Carson looks to turn the corner
Appeal Sports Writer
Carson High School football coach Shane Quilling walked up to the whiteboard in his office on Aug. 15 and used a black grease pen to illustrate a point: Over last 36 years, the Senators have had 10 winning seasons – two in the 1970s, three in the ’80s and, under coach Bob Bateman, five in the ’90s.
“It’s been pretty bleak in the last 36 years for Carson,” said Quilling, now in his sixth year.
Furthermore, Carson hasn’t been in the playoffs since 2003 and hasn’t won a postseason game since the late ’90s. It finished 4-6 last year.
To top things off, Quilling said last year several members of the community sent in letters to the editor at the Nevada Appeal, criticizing him and his players for not winning.
Quilling is under no illusions about the Senators pulling off a perfect season this year and offered a direct, honest assessment how he thought Carson would fare.
“We have a good shot to get back in the playoffs,” he said. “I don’t know if we’re good enough to win league. If we could get a 1-, 2- or 3-seed, that would be the way to go. You don’t want to get a 4-seed and play the No. 1 seed from the other side (High Desert League). We have the opportunity to do that (1-3 seed).”
With 16 seniors and 41 players in the program, Quilling has a solid foundation on which to base his optimism.
“This year we have experience at wide receiver, quarterback and running back,” Quilling said. “We’re going to open up our game a little bit more. The kids love it. We’re going to be working out of the shotgun, ‘gun options, triples, doubles and one back. We have the kids that can do that.”
Quilling said Carson started out with some of those options last year, but quarterback Chris McBroom went down with an injury in the third game of the season. Sophomore Mitchell Hammond – a junior varsity player Quilling said he never thought would play varsity ball – later came in and helped the Senators win two of five games.
“It should’ve been three or four,” Quilling said. “We lost to North Valleys, 20-12, and to Liberty (Calif.), 30-29.”
Hammond, now a junior, is ready to pick up where he left off and along with a motivated Senators team, he is ready to help Carson break on through its years of woe.
“We’re working really hard,” said the 6-foot, 165-pound Hammond, who completed 49-of-88 passes for five touchdowns last season. “The coaches are pushing us in our mindset to where we are winners. With our new coaching staff (such as former North Valleys head coach and current quarterbacks coach Blair Roman), we’re running a lot more passing drills and a lot of new plays.
“We do tons of repetitions. We’re becoming experts on the plays. We’re not going to be stopped.”
Ryan Eichenberger will back up Hammond, with Eichenberger also seeing time at wideout with projected starters Richie Norgrove and Will Holbert.
Tony Roberts, Matt Rutledge and Wes Reddick are also expected to make significant contributions for the receiving corps. Hammond will have some additional targets at tight end, including Johhny Hazeltine, Clint Vondrak and Nick Cuttnilli.
The 6-1, 160-pound Norgrove “works his butt off,” according to Hammond, and expects his team get off to a good start when it visits Mojave at 7 p.m. today in its season-opener.
“We’re going to beat them” said the 18-year-old senior, who will double as a cornerback. “We’re working really hard. Nobody’s working as hard as us (“Amen,” chimed in a group of Senators). We’re more like a team this year. Last year we were apart. This year, we’ve pulled together.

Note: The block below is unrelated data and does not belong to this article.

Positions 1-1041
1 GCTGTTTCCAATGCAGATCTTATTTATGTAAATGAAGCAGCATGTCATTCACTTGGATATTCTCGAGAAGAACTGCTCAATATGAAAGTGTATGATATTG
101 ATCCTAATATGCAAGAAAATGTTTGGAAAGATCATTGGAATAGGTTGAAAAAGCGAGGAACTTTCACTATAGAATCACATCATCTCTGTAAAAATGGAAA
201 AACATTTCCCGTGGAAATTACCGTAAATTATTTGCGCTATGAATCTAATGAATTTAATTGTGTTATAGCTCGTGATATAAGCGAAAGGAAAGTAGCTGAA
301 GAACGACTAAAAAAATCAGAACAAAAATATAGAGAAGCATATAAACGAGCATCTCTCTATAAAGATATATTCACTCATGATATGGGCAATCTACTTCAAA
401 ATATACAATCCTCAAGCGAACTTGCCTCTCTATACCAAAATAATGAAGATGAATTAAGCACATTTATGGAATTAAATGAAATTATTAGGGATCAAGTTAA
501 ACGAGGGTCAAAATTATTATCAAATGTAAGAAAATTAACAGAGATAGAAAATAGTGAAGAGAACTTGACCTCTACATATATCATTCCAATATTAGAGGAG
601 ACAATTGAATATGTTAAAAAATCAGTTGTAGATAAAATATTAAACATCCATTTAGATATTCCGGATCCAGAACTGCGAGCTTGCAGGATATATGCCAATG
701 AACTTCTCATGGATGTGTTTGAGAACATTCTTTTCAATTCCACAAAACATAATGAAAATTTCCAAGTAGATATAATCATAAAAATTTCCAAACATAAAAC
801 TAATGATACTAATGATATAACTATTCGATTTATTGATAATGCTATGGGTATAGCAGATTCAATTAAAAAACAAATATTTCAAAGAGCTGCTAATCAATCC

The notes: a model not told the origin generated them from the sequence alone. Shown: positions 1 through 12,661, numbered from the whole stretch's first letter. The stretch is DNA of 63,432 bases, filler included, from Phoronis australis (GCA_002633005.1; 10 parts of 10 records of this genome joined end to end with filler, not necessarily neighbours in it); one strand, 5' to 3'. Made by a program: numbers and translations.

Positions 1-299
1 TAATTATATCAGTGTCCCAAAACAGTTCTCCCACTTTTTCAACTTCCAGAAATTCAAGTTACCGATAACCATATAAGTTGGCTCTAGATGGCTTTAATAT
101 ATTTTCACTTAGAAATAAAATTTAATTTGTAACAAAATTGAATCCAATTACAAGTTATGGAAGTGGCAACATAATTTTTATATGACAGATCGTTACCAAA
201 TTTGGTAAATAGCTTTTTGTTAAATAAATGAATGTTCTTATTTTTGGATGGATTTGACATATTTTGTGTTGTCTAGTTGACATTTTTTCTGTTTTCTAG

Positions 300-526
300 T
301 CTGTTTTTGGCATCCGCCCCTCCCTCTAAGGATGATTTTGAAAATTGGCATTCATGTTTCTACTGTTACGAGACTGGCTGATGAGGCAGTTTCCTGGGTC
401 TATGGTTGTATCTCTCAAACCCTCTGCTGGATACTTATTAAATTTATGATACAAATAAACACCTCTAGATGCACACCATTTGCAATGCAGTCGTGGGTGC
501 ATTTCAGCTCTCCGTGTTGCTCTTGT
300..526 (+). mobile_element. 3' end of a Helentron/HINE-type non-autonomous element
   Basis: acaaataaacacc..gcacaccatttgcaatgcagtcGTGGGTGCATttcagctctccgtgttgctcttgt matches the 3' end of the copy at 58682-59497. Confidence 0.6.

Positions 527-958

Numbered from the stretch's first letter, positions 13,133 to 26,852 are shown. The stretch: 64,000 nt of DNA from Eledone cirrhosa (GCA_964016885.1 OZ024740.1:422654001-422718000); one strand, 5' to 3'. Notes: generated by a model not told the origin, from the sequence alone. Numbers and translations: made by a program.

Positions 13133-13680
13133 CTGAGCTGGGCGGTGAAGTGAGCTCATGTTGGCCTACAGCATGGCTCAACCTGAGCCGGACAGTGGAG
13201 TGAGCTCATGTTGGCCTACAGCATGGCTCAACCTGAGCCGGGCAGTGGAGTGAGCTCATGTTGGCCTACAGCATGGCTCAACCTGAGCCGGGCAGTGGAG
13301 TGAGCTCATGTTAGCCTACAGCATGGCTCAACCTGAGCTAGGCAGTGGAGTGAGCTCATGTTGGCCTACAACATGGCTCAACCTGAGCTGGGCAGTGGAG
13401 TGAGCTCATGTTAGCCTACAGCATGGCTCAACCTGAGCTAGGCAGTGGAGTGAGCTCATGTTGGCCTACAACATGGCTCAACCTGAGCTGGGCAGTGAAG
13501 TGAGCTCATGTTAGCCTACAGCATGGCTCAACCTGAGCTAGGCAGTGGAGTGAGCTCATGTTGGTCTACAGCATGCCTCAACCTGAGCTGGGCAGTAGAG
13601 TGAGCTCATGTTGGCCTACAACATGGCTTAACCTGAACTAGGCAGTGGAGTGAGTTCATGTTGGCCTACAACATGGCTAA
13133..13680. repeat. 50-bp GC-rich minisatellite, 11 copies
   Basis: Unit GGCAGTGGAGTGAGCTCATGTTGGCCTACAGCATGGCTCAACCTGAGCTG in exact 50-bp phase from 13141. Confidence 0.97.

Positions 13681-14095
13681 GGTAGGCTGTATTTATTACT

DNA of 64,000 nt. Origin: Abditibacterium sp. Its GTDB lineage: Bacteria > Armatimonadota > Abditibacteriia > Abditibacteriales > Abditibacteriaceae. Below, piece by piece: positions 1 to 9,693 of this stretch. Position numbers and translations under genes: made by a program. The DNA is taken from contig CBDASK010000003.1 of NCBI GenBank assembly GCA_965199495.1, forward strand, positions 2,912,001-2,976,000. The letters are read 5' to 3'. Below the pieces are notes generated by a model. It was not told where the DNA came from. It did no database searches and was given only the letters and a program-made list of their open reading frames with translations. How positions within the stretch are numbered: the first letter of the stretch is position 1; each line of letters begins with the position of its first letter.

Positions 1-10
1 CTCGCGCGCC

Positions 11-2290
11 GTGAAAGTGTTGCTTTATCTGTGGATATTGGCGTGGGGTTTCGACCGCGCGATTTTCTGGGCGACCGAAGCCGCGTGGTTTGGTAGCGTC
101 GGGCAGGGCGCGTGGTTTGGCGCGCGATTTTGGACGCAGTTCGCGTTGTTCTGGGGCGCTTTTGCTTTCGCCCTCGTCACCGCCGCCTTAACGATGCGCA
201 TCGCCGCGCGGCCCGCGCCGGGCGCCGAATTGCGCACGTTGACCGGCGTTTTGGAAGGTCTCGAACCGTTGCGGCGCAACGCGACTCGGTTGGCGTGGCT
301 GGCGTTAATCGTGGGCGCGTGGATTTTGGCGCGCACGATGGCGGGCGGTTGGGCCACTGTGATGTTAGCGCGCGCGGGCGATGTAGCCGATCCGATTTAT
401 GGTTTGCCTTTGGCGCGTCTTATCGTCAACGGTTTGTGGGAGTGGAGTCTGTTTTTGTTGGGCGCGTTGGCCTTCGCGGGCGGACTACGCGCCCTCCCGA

“As a team, our goal is to make the playoffs and beat Douglas. Individually, I want to help the team win and if I’m lucky, play in the Sertoma Classic.”
Make no mistake about it, although there is plenty of room for Hammond to air it out, he also has a hungry backfield to feed the ball.
Gone is Bryan Maffei, who piled up more than 1,500 rushing yards and whom Quilling said was as good as any back he’d seen in 20 years. But in his place step two hard-nosed running backs in Travis Lamborn and Kyle Banko, who are also members of CHS’s wrestling team.
Banko averaged 6.8 yards per carry in 18 attempts last year and Lamborn had 310 yards in 31 attempts for a 9.8 average.
Senior Robbie Bozin – another wrestler – and junior Stephen Sawyers will also play in the backfield. And Hammond, who had 212 yards rushing in five games, is a threat on the ground as well.
“We’re five, six deep at running back,” Quilling said. “We don’t have a great back that other teams will (focus on) and go, ‘Hey, let’s stop this guy.’ But we’ll still be running the base stuff. We’re not getting away from the veer. We run the ball as good as anybody in the North. Over the last five years, we’ve run for 2,600, 2,400, 2,200, 2,100 and 1,900 yards. Last year we were third by a yard behind Spanish Springs, which had 75 yards of passing all year while we threw for 900.”
In some ways, it’s the same story for Carson: They are not as big as most teams and have to use hustle, attitude, conditioning and technique to make up for size and strength.
Case in point is the 5-6, 145-pound Banko, who will double as an outside linebacker and who lives for contact.
“They’re pushing us hard,” Banko said of the coaching staff, which includes Quilling, Roman, defensive coordinator and defensive end coach Billy McHenry, Jim Franz (offensive and defensive line), Charlie Lafluer (defensive line and defensive tackles) and Javier Vega (defensive back and wide receiver coach). “Everybody needs to go as hard as they can and we’ll be there.”
Tongue-in-cheek – or perhaps not – Banko said he had some specific goals this year.